Remembering Roger Ebert

"Roger and Gene together again. End of an era."

"Roger loved movies. They were his life."

That's part of what Steven Spielberg said this week about legendary film critic and Chicago icon Roger Ebert who passed away Thursday after a decade-long battle with cancer

For years and years, millions watched Ebert walk into the Chicago Theatre every week, thumb ready for his latest review. He wrote thousands of reviews for the Chicago Sun-Times and his work was even recognized with a journalist's highest honor, the Pulitzer Prize.

"He had a great generosity of spirit. He was generous in size, generous in style, and he had a generous heart," said Thea Flaum, the producer who first paired Ebert and Gene Siskel. "He was kind and thoughtful, he was always eager to look at the work of young new filmmakers and support what they were doing."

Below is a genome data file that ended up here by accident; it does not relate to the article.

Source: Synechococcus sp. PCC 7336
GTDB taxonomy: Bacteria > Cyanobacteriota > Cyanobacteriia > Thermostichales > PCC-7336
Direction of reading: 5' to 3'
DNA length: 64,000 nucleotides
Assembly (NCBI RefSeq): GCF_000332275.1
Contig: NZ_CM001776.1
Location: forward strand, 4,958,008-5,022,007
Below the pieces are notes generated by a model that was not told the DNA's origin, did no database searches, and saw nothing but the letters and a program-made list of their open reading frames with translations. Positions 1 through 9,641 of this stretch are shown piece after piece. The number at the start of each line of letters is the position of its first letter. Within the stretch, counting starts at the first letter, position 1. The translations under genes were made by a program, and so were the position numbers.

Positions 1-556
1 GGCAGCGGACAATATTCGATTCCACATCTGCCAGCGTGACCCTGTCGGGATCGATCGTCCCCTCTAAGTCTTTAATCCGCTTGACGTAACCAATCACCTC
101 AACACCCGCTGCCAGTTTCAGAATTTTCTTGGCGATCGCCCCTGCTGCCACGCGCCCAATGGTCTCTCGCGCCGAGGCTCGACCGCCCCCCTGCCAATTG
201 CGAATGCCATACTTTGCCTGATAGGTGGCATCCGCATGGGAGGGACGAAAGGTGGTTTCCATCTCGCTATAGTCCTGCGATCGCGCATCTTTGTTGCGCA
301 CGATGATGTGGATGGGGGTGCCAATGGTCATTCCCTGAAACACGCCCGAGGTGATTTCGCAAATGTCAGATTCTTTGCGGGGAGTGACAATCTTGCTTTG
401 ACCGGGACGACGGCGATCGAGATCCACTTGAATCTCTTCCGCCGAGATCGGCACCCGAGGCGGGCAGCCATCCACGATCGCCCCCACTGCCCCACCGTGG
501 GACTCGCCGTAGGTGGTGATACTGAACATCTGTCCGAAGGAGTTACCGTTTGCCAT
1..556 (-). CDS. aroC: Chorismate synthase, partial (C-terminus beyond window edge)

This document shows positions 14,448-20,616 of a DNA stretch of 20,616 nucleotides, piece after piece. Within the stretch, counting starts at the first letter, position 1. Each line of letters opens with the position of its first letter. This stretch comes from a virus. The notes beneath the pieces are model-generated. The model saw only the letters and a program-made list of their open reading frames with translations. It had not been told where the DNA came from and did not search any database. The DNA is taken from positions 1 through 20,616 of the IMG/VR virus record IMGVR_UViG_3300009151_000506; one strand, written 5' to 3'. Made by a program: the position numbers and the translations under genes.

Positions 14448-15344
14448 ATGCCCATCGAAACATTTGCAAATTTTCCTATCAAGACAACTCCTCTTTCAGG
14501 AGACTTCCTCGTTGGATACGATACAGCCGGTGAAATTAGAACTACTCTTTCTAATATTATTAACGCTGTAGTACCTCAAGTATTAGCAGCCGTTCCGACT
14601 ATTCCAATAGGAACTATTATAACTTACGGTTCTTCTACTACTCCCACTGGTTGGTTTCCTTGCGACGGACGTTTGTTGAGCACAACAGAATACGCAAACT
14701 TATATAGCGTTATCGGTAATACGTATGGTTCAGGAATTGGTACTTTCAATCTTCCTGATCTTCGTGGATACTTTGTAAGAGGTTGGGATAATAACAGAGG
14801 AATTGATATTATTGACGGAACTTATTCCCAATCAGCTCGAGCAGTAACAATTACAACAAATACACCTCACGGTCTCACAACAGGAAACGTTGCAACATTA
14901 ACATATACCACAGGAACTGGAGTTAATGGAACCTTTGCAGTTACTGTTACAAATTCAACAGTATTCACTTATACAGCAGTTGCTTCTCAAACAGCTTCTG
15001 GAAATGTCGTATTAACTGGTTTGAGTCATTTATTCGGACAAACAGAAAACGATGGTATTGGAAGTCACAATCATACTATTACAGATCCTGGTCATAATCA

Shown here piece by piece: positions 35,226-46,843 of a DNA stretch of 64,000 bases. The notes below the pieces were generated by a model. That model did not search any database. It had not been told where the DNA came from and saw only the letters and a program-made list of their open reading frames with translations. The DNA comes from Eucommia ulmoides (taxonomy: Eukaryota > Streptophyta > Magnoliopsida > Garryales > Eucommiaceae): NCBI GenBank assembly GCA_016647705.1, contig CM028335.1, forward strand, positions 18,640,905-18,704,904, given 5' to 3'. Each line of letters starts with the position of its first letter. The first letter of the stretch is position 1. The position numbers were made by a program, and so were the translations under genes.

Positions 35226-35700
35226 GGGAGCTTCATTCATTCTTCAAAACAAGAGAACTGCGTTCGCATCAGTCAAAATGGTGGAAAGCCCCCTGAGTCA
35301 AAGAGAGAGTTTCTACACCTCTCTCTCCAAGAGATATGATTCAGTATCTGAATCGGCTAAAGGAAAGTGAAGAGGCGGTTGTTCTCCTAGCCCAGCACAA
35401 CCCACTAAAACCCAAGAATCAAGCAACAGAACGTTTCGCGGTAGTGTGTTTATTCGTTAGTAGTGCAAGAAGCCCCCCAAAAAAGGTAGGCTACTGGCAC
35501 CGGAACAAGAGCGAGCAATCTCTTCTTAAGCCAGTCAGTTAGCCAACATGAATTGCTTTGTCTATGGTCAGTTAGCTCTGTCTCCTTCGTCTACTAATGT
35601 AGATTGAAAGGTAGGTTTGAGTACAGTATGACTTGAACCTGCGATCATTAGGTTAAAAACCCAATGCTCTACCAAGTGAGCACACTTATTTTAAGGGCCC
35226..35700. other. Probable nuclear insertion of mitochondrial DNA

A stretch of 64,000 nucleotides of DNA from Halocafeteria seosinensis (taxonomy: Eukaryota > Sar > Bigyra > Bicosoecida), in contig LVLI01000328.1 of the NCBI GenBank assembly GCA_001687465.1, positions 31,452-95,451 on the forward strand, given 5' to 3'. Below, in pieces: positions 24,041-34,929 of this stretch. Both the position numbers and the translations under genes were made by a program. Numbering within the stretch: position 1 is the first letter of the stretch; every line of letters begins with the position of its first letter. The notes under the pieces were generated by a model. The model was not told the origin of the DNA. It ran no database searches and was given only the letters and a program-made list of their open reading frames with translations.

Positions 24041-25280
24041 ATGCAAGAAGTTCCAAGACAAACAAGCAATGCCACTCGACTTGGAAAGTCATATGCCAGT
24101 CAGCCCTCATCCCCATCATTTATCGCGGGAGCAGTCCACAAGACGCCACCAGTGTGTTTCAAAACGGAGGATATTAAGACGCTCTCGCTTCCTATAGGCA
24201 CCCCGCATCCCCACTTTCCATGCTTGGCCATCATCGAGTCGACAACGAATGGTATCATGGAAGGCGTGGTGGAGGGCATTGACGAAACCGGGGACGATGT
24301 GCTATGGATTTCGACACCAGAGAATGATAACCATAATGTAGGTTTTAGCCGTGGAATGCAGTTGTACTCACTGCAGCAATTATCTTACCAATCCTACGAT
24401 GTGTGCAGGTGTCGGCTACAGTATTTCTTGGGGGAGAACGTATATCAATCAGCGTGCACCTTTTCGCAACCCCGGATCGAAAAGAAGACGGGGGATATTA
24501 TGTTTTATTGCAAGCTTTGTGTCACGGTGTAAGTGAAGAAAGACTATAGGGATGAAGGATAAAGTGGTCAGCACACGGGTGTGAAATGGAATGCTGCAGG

Siskel and Ebert's show became the highest-rated show in public television, and as they say in the movies, a star was born. Ebert quickly became a household name and many were rooting for him as he battled cancer.

The battle may be over, but Chicagoans will never forget.

“His movie reviews will endure, his writing about his illness will endure," Richard Roeper said, "and I just think more than anything else, the passion he brought to his work every day.”
“He was someone who was as respected as a journalist would be,” Sun-Times columnist Neil Steinberg said.
Ebert spent 46 years at the Sun-Times, and today the paper honored him with a special section devoted to his life and career.

When cancer took his voice several years ago, Ebert turned to blogging and social media, amassing nearly a million Twitter followers.

Many took to Twitter Thursday to react to the news of the icon's death, and his friends and colleagues have been passing their condolences to Ebert's wife, Chaz, and their family.

"Roger and Gene together again. End of an era," Oprah Winfrey tweeted.

It was Ebert who convinced Winfrey to go into syndication. It happened while the two were on a date right here in Chicago.

It's just more proof that his impact on so many lives is immeasurable.

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